As I see it, Mormonism's only center is the Book of Mormon. That is, the Mormonism I've cobbled together (Wiki-see: "bricolage": to "...make creative and resourceful use of whatever materials are to hand (regardless of their original purpose)....") has only one real center: the Book of Mormon. There are undoubtedly many really good arguments against what I here baldly assert, but I'd like to just charge ahead, if no minds very much.

The Book of Mormon, as I see it, is simply a ridiculous miracle.

That is, on the one hand, it is simply ridiculous, by rational lights, that a 23- or 24-year-old American kid was in 1820-something approached by a resurrected personage and given that r.p.'s manuscript, in the form of a collection of golden plates written in a wholly unknown tongue, and told to translate these into American English. No-one or -thing one shows the ridiculousness of this better than the creators of South Park do in their famous "dumb, dumb, dumb, dumb, dumb" episode.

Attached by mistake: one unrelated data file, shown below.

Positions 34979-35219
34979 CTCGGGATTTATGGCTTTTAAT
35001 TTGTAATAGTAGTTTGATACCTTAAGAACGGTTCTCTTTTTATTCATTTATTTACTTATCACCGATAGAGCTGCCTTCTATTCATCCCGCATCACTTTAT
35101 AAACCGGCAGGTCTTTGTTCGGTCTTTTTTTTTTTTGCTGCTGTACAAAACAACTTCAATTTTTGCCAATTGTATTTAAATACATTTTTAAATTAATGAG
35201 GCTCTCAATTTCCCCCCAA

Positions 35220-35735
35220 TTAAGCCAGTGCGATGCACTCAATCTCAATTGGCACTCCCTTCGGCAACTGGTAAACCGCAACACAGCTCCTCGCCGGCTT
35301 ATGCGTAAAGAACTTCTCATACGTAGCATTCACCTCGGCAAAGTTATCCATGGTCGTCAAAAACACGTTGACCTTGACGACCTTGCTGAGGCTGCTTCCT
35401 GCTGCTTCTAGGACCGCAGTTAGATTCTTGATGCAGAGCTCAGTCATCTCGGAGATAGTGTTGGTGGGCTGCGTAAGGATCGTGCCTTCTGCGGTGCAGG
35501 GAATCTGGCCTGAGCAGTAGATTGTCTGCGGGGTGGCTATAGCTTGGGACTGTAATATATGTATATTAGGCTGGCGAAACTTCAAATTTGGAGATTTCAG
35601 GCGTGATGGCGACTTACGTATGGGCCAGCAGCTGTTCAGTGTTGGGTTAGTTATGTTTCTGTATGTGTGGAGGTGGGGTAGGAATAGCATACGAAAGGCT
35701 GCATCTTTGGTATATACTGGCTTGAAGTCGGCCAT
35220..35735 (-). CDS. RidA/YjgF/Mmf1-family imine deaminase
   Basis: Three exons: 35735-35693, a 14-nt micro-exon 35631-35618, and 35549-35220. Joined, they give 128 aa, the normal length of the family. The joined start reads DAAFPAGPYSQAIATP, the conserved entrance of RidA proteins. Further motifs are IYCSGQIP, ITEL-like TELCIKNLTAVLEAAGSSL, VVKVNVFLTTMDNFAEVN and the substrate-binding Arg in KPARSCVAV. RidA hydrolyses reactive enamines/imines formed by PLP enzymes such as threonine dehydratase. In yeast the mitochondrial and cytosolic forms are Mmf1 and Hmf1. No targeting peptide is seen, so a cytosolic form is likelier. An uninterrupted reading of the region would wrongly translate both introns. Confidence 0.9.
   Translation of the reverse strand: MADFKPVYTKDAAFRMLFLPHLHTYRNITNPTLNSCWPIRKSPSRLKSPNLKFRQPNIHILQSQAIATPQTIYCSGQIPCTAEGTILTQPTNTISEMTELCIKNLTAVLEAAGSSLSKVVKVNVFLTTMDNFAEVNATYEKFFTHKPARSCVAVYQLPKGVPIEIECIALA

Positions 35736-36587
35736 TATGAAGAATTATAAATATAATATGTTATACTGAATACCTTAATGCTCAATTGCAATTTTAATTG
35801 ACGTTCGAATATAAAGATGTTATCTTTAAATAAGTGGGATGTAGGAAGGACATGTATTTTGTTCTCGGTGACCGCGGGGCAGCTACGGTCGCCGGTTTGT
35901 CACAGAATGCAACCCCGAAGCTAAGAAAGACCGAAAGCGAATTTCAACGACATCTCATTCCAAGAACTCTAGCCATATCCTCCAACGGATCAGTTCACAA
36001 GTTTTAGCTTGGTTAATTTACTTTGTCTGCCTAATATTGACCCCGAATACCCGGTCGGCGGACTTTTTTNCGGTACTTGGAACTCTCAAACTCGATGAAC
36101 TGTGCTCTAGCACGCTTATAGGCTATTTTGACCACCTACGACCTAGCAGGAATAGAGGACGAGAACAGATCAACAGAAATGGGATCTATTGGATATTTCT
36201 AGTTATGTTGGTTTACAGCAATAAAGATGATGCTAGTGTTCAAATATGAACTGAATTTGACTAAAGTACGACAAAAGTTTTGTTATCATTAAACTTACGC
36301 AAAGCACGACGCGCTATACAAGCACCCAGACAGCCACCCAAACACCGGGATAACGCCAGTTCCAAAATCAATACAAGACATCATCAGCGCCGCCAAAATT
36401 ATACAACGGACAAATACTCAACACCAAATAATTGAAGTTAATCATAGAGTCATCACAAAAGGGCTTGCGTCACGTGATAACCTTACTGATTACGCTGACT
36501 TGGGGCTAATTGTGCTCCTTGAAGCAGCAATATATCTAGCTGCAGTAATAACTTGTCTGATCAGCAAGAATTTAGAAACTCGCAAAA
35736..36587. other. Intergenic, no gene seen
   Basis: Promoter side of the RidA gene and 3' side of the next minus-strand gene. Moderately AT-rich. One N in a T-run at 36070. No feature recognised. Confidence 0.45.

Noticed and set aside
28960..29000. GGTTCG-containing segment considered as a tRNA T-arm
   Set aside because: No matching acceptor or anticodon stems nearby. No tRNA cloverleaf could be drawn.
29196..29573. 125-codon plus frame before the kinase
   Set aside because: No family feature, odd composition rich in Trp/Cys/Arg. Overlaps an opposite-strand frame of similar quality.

And on the other hand, it is simply ridiculous, by rational lights, that a 23- or 24-y.o. American created out of thin air a more-or-less perfectly coherent book in the space of three months. (Again, I'm well aware of many of the arguments against the BoM as coherent book, and I'm willing to address them as necessary, but thankyouverymuch I'm just going to state baldly and charge.) Hell, give him five years and it's still ridiculous to assign Smith sole-authorship. For e.g., the King James Bible was "authored" by 30 or so Cambridge and Oxford scholars working mainly from Martin Luther's German Old and New Testament manuscripts, and it still took them three whole years to finish the thing.